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Adapted from The North American Indian Portfolios, 1993 ~ Library of Congress</center></i></font>
Adapted from The North American Indian Portfolios, 1993 ~ Library of Congress
Seminole Silver Work
circa 1830s

by Michael R. Brown (Nov. 1989)

in 19th Century Seminole Men`s Clothing
Rick Obermeyer ~ Editor

All ornamental metalwork of the Seminoles was made of German silver, or rarely, real silver, At first these items were trade goods, but later these items were made by Indians, many times by beating silver coins together.

There were no limits on who could wear these items. They were not indications of wealth or status. Note: many o these items can be made of sheet nickel-silver obtainable from Indian lore suppliers, or use any silver-gray metal.

Gorgets (silver crescents):

  • There is no proof of beads being added to gorget thongs, nor were they made of copper.

  • The crescents may be hung on a chain or leather thong.

  • The gorget was worn close to the neck. The were originally neck armor.

  • Shoe buttons should be used in the holes to hold the gorgets. These buttons were originally silver.

  • Gorgets were the last remnants of medieval armor. The were used as officer’s insignia, and were given as gifts to important Indian chiefs. The became so popular that they were used as trade goods.

  • Gorgets are worn in groups of one to four. There is no significance to the number used. However, four were rare.

  • There are no designs on the gorget, they were left plain except for a raised line along the edge.

  • Silver Gorgets: History and Instructions

    Arm Bands:

  • Worn on upper arm or wrist (wristbands only seen in paintings of Osceola).

  • 1 to 1 ˝ inches wide.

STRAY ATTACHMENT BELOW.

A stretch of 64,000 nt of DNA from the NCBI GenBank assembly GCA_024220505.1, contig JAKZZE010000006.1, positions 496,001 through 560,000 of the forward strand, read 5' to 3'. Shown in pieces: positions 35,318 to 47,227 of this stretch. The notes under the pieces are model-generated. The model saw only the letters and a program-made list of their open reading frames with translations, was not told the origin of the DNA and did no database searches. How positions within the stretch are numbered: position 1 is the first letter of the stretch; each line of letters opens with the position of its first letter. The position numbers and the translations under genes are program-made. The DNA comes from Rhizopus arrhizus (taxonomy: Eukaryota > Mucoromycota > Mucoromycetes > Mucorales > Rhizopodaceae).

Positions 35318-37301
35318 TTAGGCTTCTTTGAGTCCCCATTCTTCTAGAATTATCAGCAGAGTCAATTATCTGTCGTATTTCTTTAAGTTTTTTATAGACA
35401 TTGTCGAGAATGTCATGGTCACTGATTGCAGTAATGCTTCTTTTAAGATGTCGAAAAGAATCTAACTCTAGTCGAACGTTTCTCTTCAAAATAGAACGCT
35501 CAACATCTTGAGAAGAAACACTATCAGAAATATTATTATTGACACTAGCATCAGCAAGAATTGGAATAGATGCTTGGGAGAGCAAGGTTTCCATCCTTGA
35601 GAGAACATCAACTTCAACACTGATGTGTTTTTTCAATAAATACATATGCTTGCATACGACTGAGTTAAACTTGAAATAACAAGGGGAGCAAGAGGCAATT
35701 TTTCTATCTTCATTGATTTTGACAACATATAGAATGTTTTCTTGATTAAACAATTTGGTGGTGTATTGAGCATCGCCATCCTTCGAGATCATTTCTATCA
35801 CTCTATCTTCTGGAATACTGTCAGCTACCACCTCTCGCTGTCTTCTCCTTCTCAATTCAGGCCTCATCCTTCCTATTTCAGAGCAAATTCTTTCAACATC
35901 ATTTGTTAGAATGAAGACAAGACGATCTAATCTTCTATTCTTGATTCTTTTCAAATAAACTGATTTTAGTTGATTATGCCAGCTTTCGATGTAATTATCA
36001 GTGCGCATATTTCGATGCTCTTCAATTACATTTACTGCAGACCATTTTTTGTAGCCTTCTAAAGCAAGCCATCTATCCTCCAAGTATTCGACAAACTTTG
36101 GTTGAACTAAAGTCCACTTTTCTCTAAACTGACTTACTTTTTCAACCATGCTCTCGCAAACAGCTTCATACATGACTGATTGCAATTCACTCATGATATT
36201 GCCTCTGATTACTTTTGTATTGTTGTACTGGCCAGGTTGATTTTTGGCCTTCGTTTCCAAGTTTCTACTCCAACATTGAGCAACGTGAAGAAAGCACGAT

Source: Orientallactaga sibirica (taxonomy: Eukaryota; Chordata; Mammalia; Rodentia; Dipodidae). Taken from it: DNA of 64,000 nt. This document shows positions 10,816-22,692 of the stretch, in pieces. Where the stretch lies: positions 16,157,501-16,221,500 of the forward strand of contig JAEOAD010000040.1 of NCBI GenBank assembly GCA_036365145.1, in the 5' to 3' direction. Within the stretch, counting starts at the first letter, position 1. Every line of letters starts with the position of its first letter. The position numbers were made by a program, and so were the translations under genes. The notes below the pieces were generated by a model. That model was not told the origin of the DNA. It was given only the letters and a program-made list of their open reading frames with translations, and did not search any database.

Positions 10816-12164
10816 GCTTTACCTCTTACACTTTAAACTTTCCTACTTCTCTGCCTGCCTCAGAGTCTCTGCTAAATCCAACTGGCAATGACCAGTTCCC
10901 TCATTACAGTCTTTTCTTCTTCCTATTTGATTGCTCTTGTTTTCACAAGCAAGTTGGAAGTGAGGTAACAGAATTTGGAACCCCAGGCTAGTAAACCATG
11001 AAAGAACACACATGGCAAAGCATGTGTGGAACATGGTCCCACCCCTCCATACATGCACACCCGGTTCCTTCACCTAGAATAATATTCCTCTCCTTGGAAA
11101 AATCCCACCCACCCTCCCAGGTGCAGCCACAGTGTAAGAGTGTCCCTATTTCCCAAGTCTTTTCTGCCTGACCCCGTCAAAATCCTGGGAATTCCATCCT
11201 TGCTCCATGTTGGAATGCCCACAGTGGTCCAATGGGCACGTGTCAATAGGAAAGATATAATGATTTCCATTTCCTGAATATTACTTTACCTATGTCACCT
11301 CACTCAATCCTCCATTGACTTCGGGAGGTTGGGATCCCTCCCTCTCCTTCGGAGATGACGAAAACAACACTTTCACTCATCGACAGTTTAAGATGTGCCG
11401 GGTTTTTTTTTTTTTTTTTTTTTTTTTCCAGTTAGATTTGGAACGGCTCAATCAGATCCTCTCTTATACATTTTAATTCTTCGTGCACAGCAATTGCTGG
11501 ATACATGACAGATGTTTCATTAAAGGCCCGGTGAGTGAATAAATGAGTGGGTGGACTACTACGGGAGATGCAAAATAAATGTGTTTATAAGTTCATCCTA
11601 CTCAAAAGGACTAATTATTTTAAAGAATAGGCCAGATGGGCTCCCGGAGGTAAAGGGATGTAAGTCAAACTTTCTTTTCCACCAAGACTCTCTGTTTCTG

• Soldered ends...
    - or -
  • Tied together with leather...
    - or -
  • Tied together with wool and ends left pendant (only when worn on wrist).

  • Ear Bobs:

  • 1 or 2 worn in ear

  • Typical example at left

  • This can be made from 2 to 3 silver beads (3rd goes on top), silver cone, and wire.

  • Other kinds were made from beaten coins with geometric designs cut in.

  • Bands:

  • Worn around turban.

  • 1 to 1 ˝ inches wide (can be larger).

  • Ends tied with leather.

  • Almost everyone wore one.

  • Some decorated with scalloped top (ex: Billy Bowlegs).

  • Detail, "Billy Bowlegs", National Anthropological Archives, Smithsonian Institution

    Decorating Armbands and Turban Bands:

    Courtesy National Museum of the American Indian, Smithsonian Institution

  • Decorated with embossed lines and dots.

  • Designs were raised, not punched through.

  • Designs should be simple.

  • Finger Rings:

  • Worn, but rare.

  • Some were soldered bands with a ‘table’ soldered on top.

  • Rings may be trade goods.

  • Rings occasionally were made from copper or gold.

    Peace Medals for Seminole Outfits
    Seminole Beads
    Face Painting

    Complete Index to Articles in 19th Century Seminole Mens Clothing

    Information Sources:

  • "Silver Work of the Florida Seminole.", John Goggin, El Palacio, Vol. 40, No. 2, 1940.

  • "Florida Seminole Silverwork.", Byron Johnson, Florida Anthropologist, Vol. 29, No. 3, 1976.

    Contributed by Rick Obermeyer E-mail:
    From the book 19th Century Seminole Mens Clothing
    © 1991-2000 Sherwood F. Obermeyer Jr., 2124 Miscindy Place, Orlando, FL 32806

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